This morning, President Roth published a piece entitled “We Are All Immigrants!” on his blog, which detailed Wesleyan’s continued support for its “students, faculty and staff, regardless of their country of origin or their religious beliefs.” The post re-affirmed Wesleyan’s status as a Sanctuary Campus and reiterated what that means for current and future students. The post also included a continued commitment to treating undocumented students the same as U.S. citizens and permanent residents in the admissions process. This comes after yesterday’s reactions to Trump’s now-infamous ban on immigration from 7 majority-Muslim countries.
Shortly after publishing the post on his blog, President Roth sent out an all-campus email with the same text, saying that Wesleyan is confident in the legality of all its policies with respect to its international programs, financial aid policies, and employment programs, and is prepared to work with others to challenge unconstitutional dictates by the Trump administration in court. Read past the jump for the full-text of the email:
Over the past few weeks, students have been calling for the removal of President Roth and Dean Antonio Farias. This afternoon, Roth sent an all-campus email with subject line “Campus Update,” asking hard-hitting questions like, “What can we do? What will the administration do?” and seeming to once again expect students to provide him with answers. The email makes no mention of calls for his removal, but does identify three areas of concern: transparency, Title IX processes, and the results of the Equity task force created last spring in response to the IsThisWhy campaign. He calls for more student input on each topic, because the administration can “only do so much.”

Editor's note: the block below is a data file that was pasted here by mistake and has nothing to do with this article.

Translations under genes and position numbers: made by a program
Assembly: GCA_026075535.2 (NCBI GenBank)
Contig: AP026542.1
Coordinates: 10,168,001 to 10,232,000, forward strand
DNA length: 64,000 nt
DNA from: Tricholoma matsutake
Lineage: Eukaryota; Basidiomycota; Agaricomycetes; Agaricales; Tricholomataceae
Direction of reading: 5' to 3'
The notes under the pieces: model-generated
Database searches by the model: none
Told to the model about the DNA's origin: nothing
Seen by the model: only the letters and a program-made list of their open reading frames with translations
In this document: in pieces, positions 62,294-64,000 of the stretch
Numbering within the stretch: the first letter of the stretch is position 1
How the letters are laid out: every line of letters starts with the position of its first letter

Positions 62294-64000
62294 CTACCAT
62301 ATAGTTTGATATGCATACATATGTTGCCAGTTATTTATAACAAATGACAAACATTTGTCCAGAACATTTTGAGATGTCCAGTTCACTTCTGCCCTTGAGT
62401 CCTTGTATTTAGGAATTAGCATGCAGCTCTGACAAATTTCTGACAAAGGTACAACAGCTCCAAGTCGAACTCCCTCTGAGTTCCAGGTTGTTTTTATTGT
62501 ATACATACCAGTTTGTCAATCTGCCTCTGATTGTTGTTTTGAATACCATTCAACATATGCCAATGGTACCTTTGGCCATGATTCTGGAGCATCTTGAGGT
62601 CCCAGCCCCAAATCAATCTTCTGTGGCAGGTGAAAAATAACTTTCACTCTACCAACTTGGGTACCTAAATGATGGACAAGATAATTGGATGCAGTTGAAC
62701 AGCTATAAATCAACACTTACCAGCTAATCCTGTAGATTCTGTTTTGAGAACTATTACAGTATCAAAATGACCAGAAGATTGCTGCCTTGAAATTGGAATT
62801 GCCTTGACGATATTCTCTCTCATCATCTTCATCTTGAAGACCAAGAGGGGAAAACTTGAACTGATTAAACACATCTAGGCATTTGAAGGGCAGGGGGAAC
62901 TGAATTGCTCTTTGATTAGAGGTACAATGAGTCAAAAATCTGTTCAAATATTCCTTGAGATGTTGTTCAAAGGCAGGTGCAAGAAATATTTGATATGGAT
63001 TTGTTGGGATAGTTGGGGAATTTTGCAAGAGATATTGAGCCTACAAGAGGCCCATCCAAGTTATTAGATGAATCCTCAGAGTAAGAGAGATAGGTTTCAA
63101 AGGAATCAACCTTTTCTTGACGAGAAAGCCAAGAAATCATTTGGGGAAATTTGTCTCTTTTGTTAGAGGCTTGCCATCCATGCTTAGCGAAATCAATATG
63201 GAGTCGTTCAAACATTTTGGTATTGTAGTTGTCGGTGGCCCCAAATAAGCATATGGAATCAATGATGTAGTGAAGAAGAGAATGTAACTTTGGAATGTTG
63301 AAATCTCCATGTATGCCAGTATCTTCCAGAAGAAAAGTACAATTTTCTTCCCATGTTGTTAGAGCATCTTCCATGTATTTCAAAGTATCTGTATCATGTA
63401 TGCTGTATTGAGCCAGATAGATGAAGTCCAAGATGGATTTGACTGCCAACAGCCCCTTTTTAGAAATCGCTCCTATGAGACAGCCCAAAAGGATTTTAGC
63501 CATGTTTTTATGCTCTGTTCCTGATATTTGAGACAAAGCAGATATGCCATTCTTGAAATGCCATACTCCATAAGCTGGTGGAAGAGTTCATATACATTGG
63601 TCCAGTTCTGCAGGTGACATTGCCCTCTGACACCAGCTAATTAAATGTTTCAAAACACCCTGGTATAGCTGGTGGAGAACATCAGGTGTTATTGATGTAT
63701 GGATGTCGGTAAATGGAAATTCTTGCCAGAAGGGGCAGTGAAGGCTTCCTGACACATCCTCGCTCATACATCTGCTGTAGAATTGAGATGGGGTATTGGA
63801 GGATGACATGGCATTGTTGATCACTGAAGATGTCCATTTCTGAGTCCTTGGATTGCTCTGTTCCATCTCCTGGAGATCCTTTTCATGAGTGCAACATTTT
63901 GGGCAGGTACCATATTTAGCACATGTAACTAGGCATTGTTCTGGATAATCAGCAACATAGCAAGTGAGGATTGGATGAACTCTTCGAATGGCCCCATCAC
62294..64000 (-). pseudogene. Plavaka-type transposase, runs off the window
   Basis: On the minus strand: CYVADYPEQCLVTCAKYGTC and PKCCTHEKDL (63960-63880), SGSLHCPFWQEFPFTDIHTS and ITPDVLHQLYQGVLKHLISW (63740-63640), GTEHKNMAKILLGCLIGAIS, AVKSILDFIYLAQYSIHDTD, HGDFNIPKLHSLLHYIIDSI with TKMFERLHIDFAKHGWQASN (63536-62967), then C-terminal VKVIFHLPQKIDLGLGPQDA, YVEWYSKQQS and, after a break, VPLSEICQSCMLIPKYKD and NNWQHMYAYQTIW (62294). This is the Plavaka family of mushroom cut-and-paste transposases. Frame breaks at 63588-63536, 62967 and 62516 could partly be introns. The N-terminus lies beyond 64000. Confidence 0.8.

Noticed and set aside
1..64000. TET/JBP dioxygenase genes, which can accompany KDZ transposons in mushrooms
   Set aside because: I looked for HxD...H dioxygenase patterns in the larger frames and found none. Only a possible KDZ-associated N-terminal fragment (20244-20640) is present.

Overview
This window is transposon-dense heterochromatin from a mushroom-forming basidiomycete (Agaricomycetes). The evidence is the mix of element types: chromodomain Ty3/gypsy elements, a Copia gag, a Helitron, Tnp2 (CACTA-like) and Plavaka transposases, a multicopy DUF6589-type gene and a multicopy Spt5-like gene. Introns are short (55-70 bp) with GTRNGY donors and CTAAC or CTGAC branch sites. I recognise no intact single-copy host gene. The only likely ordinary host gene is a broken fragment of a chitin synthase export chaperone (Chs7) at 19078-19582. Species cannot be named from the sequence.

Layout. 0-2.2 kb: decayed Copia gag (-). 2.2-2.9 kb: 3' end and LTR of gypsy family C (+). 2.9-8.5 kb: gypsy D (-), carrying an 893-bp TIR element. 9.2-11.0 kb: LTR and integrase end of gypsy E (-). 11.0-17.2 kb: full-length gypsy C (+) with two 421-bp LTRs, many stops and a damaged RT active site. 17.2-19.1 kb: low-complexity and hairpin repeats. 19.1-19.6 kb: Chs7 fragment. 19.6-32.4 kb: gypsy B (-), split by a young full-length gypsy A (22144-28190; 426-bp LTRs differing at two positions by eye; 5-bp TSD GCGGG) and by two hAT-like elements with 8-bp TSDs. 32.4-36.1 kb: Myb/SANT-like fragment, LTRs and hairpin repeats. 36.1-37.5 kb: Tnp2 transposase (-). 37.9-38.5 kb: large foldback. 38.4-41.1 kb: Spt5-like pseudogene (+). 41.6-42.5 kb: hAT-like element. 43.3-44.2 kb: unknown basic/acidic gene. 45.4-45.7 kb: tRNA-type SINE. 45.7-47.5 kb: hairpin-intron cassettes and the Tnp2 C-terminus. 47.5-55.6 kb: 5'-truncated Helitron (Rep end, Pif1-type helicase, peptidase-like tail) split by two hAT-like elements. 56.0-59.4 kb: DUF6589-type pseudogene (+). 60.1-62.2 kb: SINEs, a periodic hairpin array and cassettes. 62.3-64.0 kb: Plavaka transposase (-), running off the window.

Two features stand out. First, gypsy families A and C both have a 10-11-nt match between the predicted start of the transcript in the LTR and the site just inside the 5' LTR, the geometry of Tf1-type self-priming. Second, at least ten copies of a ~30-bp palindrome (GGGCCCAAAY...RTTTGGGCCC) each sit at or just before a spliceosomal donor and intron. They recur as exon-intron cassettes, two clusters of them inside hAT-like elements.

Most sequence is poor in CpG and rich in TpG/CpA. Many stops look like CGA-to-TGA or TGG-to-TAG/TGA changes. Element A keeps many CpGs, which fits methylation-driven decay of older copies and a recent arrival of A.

Many survivors have been expressing their pain with strength and eloquence, and Roth apparently acknowledges that. His response, however, is yet another call for others to take on much of the work necessary, work that will somehow, inexplicably, lead to “real results.” Full text of the email can be found after the jump.
PSA from Joel Michaels ’18:
The Committee for Investor Responsibility is hosting a panel open to all Wesleyan community members that will address the University’s endowment. Panelists will discuss how ethical considerations factor into investment decisions and choosing external managers.
President Roth will introduce the event and discuss the role of Wesleyan’s endowment in supporting academic programs and financial aid. The panel will feature Anne Martin, Wesleyan’s Chief Investment Officer, alongside Gil Skillman, Wesleyan Professor of Economics, and Noah Markman ’13, a Wesleyan alum who now works in the area of responsible investing. After presentations by the panelists, the space will be opened for questions from the audience.
Date: Thursday, November 5th
Time: 7:00 PM
Place: PAC 001
we weren’t sure what picture of roth to use so here is an older one from 2009 that we dug out of our media archive. this is just a placeholder until i take a picture of the actual setup in the chapel, okay
Dasha, astag_rocky, and I are here in the Memorial Chapel for the first annual State of the School address! This is mostly a production of the Wesleyan Student Assembly, but we are co-sponsoring it with The Ankh and The Argus.
The format is as follows: the WSA will have a five-minute introduction, then Pres. Michael Roth will speak freely for 20 minutes. The following hour is all Q&A, with the questions having been submitted throughout the past week. After Q&A, the moderators will offer final thoughts and encourage you to eat ice cream and attend the following student-only debrief, which will happen from 9:30-10:30. Out of respect for its student-only nature as well as its role as a safe space, we won’t be liveblogging the debrief.